Micron Technology said it expects lower pricing for NAND memory chips but pointed to signs of improvement as demand for the chips used in smartphones, tablets and solid-state hard drives grows.

Micron, the top U.S. maker of memory chips for computers, said on Wednesday it sold more NAND in its fiscal first quarter ended December 2 but that average prices fell 15 percent sequentially.

The company expects prices for NAND to drop another 10 percent in the current quarter but Chief Executive Steve Appleton told analysts on a conference call he also saw hints that prices would begin to recover.

There are some pretty bright spots, (solid-state hard drives) in particular for us have gone well ... Smartphones are holding up, Appleton said.

Shares of Micron, which competes with industry leader Samsung as well as Elpida and Hynix Semiconductor, fell 3.6 percent in extended trading following its earnings report, after closing up 1.7 percent at $8.28 in the regular session.

Prices for NAND memory have slumped in recent quarters in part due to improving technology, and manufacturers including Micron are adding more capacity in anticipation of explosive demand from tablet and smartphone makers.

It is unclear how quickly future demand for NAND will fill the industry's new manufacturing facilities.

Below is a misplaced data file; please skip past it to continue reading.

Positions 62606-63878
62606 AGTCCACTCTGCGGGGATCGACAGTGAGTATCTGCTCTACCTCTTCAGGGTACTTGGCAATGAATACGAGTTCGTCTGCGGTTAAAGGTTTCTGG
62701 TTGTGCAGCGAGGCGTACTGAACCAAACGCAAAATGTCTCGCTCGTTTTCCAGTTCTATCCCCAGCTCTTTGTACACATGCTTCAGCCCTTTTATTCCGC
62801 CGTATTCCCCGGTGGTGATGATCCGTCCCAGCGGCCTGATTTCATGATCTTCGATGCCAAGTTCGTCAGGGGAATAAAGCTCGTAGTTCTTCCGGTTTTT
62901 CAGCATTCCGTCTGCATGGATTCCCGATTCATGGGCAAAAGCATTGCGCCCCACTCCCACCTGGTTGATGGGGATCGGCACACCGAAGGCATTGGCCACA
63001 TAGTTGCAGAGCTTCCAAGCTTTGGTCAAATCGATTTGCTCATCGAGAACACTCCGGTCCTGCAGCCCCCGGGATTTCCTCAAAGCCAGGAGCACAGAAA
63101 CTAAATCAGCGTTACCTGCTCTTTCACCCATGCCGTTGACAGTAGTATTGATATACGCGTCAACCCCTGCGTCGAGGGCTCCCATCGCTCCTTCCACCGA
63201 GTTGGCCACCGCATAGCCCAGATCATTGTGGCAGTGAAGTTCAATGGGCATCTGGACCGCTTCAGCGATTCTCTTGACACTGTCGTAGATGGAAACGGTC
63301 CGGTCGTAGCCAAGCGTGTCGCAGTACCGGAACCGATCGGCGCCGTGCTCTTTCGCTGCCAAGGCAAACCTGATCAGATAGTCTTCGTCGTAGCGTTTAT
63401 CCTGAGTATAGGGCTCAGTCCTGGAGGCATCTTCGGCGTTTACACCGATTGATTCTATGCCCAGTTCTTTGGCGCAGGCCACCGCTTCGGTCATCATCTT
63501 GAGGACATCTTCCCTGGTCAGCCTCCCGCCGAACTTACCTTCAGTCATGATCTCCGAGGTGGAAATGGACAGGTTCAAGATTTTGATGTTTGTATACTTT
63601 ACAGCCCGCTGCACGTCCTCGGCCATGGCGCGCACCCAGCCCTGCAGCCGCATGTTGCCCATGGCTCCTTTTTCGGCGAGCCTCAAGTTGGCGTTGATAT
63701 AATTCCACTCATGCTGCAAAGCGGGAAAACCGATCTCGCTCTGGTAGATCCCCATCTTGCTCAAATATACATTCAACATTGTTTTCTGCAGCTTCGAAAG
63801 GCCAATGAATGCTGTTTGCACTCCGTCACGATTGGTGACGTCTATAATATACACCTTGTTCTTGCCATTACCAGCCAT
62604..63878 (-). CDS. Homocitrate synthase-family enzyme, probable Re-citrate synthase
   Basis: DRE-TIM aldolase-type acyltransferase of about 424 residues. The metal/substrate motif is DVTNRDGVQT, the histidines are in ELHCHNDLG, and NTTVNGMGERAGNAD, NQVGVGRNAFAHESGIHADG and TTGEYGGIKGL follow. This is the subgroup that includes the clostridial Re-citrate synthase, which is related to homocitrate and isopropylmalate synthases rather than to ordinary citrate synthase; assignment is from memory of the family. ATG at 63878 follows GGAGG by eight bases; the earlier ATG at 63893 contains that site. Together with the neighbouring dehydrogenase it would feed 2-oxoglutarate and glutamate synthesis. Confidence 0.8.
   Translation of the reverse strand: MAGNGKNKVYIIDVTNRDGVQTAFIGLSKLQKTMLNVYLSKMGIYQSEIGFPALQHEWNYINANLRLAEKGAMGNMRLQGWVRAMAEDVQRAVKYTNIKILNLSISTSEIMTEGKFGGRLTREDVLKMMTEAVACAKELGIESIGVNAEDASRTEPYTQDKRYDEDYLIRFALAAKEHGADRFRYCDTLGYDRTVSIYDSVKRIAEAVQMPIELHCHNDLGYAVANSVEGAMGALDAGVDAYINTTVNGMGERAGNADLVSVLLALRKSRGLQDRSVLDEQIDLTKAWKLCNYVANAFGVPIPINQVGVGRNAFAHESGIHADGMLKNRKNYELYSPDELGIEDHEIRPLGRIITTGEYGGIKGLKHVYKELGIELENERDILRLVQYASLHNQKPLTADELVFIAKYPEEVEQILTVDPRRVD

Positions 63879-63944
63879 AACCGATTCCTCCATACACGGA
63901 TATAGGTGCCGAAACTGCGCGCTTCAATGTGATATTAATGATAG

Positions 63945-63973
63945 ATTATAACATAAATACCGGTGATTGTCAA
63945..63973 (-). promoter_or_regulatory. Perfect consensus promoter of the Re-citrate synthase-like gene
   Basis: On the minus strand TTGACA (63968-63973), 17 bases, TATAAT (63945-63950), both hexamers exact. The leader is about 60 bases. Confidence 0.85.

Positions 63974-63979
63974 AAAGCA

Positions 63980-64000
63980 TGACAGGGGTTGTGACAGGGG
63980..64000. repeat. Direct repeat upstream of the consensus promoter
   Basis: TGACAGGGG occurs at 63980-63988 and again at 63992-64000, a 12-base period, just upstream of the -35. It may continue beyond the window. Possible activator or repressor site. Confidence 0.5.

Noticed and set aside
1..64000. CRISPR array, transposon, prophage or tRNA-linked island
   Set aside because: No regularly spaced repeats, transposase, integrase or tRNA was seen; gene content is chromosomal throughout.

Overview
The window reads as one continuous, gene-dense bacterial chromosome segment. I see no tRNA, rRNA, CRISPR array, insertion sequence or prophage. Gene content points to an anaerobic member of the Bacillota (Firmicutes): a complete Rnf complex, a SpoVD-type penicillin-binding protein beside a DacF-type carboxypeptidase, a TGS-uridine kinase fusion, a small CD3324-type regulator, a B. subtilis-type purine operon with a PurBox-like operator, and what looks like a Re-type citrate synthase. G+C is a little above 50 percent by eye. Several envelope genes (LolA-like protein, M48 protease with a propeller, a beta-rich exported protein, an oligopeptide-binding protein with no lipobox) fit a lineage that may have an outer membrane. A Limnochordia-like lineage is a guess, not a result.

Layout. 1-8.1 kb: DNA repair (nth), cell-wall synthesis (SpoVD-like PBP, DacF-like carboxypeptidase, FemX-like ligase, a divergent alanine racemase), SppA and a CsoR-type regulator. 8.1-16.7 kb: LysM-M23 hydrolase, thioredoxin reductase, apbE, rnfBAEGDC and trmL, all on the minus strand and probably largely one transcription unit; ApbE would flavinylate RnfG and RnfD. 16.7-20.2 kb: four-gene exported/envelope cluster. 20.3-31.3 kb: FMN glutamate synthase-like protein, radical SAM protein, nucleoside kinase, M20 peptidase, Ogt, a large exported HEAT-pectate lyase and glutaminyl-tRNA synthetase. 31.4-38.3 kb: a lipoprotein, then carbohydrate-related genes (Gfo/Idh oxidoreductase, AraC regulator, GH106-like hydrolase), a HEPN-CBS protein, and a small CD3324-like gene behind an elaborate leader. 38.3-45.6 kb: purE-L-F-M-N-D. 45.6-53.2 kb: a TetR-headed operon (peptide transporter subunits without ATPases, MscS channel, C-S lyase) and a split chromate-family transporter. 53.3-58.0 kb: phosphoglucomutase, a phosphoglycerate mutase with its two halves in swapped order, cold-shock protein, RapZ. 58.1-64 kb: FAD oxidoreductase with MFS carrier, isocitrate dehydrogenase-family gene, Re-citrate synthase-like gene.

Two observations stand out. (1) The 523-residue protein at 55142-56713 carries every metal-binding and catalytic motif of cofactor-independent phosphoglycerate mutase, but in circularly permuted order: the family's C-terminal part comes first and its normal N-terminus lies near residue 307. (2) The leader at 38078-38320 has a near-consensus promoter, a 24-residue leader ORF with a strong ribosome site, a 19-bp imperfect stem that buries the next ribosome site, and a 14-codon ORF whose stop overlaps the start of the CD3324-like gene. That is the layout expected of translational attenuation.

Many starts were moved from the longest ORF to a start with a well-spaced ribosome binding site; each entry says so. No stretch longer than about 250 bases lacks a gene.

You're bringing more capacity to this market? Are you not just going to accelerate the price declines that we're seeing?, said Doug Freedman, an analyst at Gleacher & Company.

Freedman said Micron's revenues were likely to decline in the current quarter as NAND prices fall faster than unit sales grow.

Micron said prices for DRAM memory, which is used in personal computers, would fall about 25 percent in the current quarter.

Sales of personal computers, which use DRAM memory, have grown at a slower pace in recent months as some consumers hold off on large purchases and others choose tablets over notebooks.

Micron said its net profit was $155 million, or 15 cents per share, in the quarter compared with $204 million, or 23 cents per share, a year earlier.

Revenue in the first quarter was to $2.3 billion, up from $1.7 billion in the year-earlier period.

Micron's revenue from sales of DRAM memory, which is used in personal computers, fell 19 percent sequentially in the quarter due to a 23 percent drop in selling prices.

(Reporting by Noel Randewich; Editing by Gary Hill and Tim Dobbyn)